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Published by: Meena Bhagavathula on Mar 12, 2011
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Dynamic programming was first popularized in the book by Bellman (1957).
Other books in this area include Bellman and Dreyfus (1962), Dreyfus
(1977) and Nemhauser (1966). Two general survey papers by Brown (1979)
and Held and Karp (1967) are highly recommended. The all-pairs short-
est paths algorithm is due to Floyd (1962). Matrix chain multiplication is
described in Godbole (1973). An O(nlogn) algorithm to solve this prob-
lem can be found in Hu and Shing (1980, 1982, 1984). The one and two
dimensional knapsack problems have been studied extensively; see for ex-
ample Gilmore (1977), Gilmore and Gomory (1966) and Hu (1969). Held
and Karp (1962) gave an O(n2


) dynamic programming algorithm for the
traveling salesman problem. This algorithm also appears in Horowitz and
Sahni (1978).


First-Cut Techniques




When a solution to a problem is sought, perhaps the first strategy that
comes to one’s mind is the greedy method. If the problem involves graphs,
then one might consider traversing the graph, visiting its vertices and per-
forming some actions depending on a decision made at that point. The
technique used to solve that problem is usually specific to the problem itself.
A common characteristic of both greedy algorithms and graph traversal is
that they are fast, as they involve making local decisions.
A graph traversal algorithm might be viewed as a greedy algorithm and
vice-versa. In graph traversal techniques, the choice of the next vertex to
be examined is restricted to the set of neighbors of the current node. This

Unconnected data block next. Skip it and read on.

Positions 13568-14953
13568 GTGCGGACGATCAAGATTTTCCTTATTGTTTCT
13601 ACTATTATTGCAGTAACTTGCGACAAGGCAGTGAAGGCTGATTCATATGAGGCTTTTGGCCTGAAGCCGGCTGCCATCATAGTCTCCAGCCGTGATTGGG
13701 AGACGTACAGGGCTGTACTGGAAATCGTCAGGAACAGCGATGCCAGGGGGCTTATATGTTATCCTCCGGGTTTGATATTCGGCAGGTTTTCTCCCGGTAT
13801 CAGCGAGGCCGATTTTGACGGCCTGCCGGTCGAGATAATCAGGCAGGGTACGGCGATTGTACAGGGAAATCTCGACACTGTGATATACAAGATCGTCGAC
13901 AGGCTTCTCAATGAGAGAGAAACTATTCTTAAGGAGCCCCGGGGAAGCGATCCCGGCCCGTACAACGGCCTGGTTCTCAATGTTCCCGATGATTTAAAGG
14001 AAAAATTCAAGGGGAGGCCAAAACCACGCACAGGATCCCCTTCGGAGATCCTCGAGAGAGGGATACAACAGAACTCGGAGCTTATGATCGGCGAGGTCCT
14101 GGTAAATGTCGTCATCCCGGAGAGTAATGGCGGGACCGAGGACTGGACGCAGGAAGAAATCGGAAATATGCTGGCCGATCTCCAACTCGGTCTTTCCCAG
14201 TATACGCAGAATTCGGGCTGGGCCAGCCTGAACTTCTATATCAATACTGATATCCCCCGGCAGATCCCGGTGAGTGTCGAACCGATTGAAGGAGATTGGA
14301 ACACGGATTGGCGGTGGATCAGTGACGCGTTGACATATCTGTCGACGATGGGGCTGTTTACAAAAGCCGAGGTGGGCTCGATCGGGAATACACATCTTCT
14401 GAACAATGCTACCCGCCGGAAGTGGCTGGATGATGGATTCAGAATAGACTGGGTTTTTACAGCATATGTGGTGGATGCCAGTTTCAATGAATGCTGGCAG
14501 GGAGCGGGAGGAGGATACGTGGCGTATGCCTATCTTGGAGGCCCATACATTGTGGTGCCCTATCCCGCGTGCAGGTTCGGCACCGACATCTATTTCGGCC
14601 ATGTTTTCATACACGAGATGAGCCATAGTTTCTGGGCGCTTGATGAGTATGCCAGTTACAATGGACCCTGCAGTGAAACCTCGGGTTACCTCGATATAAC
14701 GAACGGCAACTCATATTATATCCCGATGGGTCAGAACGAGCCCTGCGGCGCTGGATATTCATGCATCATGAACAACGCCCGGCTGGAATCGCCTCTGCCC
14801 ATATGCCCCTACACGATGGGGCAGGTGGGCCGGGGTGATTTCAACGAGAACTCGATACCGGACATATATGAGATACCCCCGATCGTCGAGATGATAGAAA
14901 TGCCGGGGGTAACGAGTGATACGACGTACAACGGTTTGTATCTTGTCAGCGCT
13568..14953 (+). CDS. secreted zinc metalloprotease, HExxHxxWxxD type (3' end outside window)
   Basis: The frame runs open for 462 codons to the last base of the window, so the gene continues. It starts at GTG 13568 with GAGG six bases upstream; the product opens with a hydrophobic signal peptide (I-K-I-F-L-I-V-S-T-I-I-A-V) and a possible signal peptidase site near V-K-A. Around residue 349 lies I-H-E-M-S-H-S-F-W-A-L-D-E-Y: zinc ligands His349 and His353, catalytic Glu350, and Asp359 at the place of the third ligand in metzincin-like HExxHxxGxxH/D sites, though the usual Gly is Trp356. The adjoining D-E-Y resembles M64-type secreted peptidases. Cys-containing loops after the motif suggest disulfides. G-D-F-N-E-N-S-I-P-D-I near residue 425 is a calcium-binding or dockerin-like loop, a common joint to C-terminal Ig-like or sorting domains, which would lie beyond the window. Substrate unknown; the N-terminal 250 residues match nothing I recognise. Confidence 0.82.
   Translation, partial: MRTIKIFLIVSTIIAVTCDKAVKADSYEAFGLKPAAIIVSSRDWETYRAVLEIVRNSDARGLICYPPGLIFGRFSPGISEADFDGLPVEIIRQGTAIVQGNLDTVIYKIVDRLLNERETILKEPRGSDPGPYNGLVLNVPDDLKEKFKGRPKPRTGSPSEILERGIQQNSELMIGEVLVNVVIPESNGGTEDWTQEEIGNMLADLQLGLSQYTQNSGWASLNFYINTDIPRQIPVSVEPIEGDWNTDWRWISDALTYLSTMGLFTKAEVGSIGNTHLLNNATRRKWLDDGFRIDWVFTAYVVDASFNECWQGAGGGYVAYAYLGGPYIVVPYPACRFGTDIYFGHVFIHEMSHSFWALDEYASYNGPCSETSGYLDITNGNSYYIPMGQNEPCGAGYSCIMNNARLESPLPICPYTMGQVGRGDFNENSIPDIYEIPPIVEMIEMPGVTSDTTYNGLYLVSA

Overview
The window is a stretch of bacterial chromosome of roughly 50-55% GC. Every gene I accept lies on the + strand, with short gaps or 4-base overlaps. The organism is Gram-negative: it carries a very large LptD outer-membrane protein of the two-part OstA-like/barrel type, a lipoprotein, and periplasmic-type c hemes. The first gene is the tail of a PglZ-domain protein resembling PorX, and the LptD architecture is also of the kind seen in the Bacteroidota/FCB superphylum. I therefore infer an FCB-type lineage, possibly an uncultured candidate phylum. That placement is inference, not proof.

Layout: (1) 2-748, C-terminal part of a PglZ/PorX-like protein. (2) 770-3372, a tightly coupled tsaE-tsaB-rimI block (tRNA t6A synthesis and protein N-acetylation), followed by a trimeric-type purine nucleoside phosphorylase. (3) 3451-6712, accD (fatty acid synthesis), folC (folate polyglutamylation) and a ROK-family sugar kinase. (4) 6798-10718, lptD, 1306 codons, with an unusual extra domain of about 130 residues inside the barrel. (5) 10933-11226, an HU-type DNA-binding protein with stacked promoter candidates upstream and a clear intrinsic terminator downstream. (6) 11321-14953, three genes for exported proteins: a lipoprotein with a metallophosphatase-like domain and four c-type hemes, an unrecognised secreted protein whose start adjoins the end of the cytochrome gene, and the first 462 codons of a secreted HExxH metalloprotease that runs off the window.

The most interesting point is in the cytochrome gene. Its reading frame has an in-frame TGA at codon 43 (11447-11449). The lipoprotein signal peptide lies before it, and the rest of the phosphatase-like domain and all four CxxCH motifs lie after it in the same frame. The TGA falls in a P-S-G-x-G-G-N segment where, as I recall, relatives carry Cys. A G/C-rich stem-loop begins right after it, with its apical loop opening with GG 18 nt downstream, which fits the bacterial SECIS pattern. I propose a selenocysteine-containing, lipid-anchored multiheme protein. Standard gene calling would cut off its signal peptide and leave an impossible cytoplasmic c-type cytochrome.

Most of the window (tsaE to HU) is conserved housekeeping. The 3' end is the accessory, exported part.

is in contrast to examining a bigger neighborhood, clearly a simple greedy
strategy. On the other hand, a greedy algorithm can also be viewed as a
graph traversal of a particular graph. For any greedy algorithm, there is
an implicit directed acyclic graph (dag) each of whose nodes stands for a
state in that greedy computation. An intermediate state represents some
decisions that were already taken in a greedy fashion, while others remain
to be determined. In that dag, an edge from vertex u to vertex v exists only
if in the greedy method the algorithm’s state represented by v is arrived at
from that represented by vertex u as a consequence of one decision by the
greedy algorithm.

Although these techniques tend to be applied as initial solutions, they
rarely remain as the providers of optimal solutions. Their contribution
consequently is one of providing an initial solution that sets the stage for
careful examination of the specific properties of the problem.
In Chapter 8, we study in detail some algorithms that give optimal solu-
tions to well-known problems in computer science and engineering. The two
famous problems of the single-source shortest path, and finding a minimum
cost spanning tree in an undirected graph are representative of those prob-
lems for which the greedy strategy results in an optimal solution. Other
problems, like Huffman code, will also be covered in this chapter.
Chapter 9 is devoted to graph traversals (depth-first search and breadth-
first search) that are useful in solving many problems, especially graph and
geometric problems.


Chapter 8

The Greedy Approach

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